A 3D-printed capsule is set to “revolutionize” assisted suicide. It may be legally operated in Switzerland. This is according to an expert opinion obtained by Exit International – the organization that developed the “Sarco” machine – and was first reported by Swiss Info.

In 2020, around 1300 people died in Switzerland through euthanasia. They were cared for by the two largest euthanasia organizations in the country: Exit (no connection to Exit International) and Dignitas. The current common method is the ingestion of liquid sodium pentobarbital. After taking the drug, the person falls asleep within two to five minutes before slipping into a deep coma and dying soon after.

The capsule called “Sarco” offers a different approach to a peaceful death, without the need for prescription substances.

“It is a 3D printed capsule that can be activated from inside by the person who wants to die. The machine can be taken to any place to die. This can be in an idyllic outdoor setting or, for example, in the rooms of an euthanasia organization.” (Philip Nitschke)

The capsule is mounted on a device that floods the interior with nitrogen and very quickly reduces the oxygen content from 21 to one percent.

The person feels a little disoriented and may also feel slightly euphoric before losing consciousness. The whole process takes about 30 seconds. Death occurs from hypoxia and hypocapnia, a lack of oxygen and carbon dioxide, respectively. “There is no panic, no feeling of suffocation,” Nitschke added.

Here is the article, via Neville.  Whether or not you think this particular device has a future, the point is more general.  Technological advances come to many areas, not just the ones that make the cover of Wired magazine.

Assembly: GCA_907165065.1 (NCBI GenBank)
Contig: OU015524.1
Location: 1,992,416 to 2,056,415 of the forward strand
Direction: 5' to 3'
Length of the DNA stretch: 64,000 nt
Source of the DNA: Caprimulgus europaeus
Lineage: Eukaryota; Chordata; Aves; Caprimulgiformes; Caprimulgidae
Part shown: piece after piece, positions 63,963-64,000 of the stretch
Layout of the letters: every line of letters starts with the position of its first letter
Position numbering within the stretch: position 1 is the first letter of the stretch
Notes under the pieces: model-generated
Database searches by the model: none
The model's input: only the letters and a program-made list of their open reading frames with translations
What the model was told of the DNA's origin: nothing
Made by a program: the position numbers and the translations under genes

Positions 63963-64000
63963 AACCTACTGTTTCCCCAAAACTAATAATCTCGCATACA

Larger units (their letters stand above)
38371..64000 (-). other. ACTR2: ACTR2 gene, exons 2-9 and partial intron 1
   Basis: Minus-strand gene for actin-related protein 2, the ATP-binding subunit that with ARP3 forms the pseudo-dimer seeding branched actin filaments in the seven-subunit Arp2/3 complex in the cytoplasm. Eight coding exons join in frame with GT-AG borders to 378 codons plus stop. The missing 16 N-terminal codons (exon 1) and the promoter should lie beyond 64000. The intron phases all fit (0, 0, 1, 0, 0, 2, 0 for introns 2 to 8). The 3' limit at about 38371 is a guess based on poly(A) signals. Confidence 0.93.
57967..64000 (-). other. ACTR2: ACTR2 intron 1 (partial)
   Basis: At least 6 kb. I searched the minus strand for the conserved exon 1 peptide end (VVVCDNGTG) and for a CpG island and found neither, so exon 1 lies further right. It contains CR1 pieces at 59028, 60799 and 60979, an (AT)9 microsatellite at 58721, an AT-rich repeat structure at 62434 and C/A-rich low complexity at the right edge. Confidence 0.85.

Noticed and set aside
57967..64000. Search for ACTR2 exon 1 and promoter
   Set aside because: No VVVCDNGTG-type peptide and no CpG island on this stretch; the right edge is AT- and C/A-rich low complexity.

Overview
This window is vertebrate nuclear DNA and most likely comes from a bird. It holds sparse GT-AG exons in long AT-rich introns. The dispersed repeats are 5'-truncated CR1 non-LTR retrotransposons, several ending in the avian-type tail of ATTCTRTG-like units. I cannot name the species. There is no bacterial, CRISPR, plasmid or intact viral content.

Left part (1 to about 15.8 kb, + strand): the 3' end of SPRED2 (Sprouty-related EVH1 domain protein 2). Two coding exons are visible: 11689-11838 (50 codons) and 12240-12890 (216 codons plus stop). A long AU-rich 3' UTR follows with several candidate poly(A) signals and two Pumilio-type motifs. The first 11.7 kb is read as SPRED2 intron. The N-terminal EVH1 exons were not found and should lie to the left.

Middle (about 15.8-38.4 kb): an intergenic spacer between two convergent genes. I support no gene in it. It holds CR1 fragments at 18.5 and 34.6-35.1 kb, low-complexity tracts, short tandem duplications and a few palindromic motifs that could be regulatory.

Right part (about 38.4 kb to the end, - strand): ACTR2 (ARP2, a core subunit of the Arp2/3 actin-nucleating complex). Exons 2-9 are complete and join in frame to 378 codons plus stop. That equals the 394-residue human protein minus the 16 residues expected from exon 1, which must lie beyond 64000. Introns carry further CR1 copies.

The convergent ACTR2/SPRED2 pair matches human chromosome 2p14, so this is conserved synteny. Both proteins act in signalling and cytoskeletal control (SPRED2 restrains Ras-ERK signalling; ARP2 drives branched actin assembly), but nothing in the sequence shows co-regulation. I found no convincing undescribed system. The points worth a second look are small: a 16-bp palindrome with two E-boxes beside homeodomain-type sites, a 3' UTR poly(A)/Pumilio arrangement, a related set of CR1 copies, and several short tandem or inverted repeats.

Do we live in a “post-outrage” world?

From David Siders at Politico:

“I wish we lived in a world where outrage mattered. But I think we live in a post-outrage world, and voters today are affected only by that which directly affects them, which is why the economy, affordability and cost of living is such a major issue for so many people. While a lot of people will express sympathy for that 12-year-old girl in Texas who got raped but no longer can terminate her pregnancy, it’s not what motivates them to go to the polls, sadly.”

And some details:

Interviews with more than a dozen Democratic strategists, pollsters and officials reveal skepticism that the court’s decision will dramatically alter the midterm landscape unless — and perhaps not even then — Roe is completely overturned. Privately, several Democratic strategists have suggested the usefulness of any decision on abortion next year will be limited, and some may advise their clients not to focus on abortion rights at all.

Some of that thinking is colored by Virginia’s gubernatorial race earlier this year. After the Supreme Court allowed a law banning abortion after six weeks of pregnancy to take effect in Texas, the party was so sure abortion would resonate with voters that Democrat Terry McAuliffe made it a centerpiece of his campaign, saying “it will be a huge motivator for individuals to come out and vote.”

By the time ballots were cast, just 8 percent of voters listed abortion as the most important issue facing Virginia, according to exit polls. Even worse for Democrats, of the people who cared most about the issue, a majority voted for the Republican, Glenn Youngkin.

Cancellations up, outrage down — model that!

Monday assorted links

1. More new views of Glen Weyl.

2. “Workplace premiums associated with teams of professionals have increased, while premiums for previously high-paid blue-collar workers have been cut.

3. A thread against molnupiravir.

4. “We find that a polygenic score capturing individuals’ genetic propensity to acquire education is significantly related to [voter] turnout.